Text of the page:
"Come, Mr. Frodo!" he cried. "I can't carry it for you, but I can carry you and it as well."
~J. R. R. Tolkien, The Return of the King
That is one of my favorite lines in the books (and the filmmakers left it in the movie, give thanks for small blessings); not just because it is a wonderful scene in and of itself, but because thinking of it has allowed me to put into words things which I mightn't have been able to deal with otherwise.
There have been two occasions in my life that come immediately to mind wherein I have had to be a Sam to somebody. It's a pretty awful feeling, to watch somebody you love suffering, and not being able to share that suffering with them--but it's a comfort to know that it's okay, that some sufferings are made for the bearer alone, but at the same time one can carry the person.
Sam wasn't particularly smart, or strong in battle, or magical; unlike some of the other characters. Yet it was he who was appointed to help Frodo with the ring. Everyone in the Fellowship had their own role to play, and Sam's role was to remain with Frodo to the end. No one thing he did was particularly extraordinary (except perhaps the battle with the Orcs at Cirith Ungol)--plodding along through a wasteland isn't exactly a glamorous task. Sam's glory isn't that he did anything great, but that (to paraphrase Mother Teresa) he did small things with great love.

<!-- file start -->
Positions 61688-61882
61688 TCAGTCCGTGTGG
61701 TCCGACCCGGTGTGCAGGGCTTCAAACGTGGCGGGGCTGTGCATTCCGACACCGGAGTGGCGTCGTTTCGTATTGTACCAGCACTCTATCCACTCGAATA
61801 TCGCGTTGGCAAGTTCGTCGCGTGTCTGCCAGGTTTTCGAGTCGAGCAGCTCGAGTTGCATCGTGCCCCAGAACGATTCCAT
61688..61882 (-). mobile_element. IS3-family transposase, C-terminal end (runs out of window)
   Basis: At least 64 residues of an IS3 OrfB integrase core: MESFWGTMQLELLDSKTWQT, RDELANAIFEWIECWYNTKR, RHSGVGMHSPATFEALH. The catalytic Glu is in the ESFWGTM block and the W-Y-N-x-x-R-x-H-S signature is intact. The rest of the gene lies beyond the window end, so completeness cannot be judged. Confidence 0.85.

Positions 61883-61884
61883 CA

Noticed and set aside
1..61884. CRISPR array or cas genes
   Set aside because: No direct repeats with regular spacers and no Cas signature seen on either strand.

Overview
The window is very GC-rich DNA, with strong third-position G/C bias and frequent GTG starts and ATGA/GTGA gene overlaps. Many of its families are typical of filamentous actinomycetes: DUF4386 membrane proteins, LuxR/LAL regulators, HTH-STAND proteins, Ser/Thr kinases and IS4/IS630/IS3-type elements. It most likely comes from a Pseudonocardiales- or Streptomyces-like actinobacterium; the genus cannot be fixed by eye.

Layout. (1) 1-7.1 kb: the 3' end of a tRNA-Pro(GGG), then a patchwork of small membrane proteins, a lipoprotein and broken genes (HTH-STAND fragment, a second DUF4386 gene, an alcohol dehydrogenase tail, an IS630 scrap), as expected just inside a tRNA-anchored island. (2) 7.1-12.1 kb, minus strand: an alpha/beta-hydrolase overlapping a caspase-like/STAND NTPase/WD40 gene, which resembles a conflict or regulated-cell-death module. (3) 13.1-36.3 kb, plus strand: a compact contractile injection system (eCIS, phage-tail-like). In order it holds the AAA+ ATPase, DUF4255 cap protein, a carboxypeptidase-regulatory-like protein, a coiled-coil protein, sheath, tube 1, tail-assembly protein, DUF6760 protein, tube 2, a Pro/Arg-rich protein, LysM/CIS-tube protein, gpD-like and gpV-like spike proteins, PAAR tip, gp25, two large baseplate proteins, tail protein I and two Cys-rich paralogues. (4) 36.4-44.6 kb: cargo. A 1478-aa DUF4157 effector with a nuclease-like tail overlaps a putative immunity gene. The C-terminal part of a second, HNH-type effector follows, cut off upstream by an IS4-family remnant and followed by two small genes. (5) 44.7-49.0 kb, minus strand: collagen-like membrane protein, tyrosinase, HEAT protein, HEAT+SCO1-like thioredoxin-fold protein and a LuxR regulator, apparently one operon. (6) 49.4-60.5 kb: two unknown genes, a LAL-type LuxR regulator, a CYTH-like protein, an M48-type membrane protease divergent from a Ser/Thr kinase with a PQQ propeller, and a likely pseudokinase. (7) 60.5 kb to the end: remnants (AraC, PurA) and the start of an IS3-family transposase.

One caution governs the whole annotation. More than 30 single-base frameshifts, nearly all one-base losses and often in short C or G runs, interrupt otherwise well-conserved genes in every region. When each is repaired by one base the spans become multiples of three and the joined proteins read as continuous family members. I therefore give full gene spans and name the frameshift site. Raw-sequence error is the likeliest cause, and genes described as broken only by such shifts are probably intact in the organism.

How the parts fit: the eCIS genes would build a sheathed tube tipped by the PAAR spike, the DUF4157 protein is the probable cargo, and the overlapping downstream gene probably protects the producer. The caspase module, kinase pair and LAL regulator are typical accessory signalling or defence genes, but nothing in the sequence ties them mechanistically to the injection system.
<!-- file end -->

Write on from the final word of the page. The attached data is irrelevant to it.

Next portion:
I'm not much of a warrior; I don't feel much qualified for fighting the forces of evil. Yet I fight them just the same--not through anything glorious, but through smal, dull, ordinary living; and loving. I don't like being weak, or broken, or needy, but I am. Perhaps God chooses little halflings like me because we know we're not strong. We figure out sooner that we're not strong enough to defeat evil on our own. It's a great risk God takes, because we might just give in to despair; but on the other hand we might also realize all the sooner that we need God desperately. The less there is of our silly pride getting in the way, the more God can work through us. And that (as Gandalf might say), is a very comforting thought.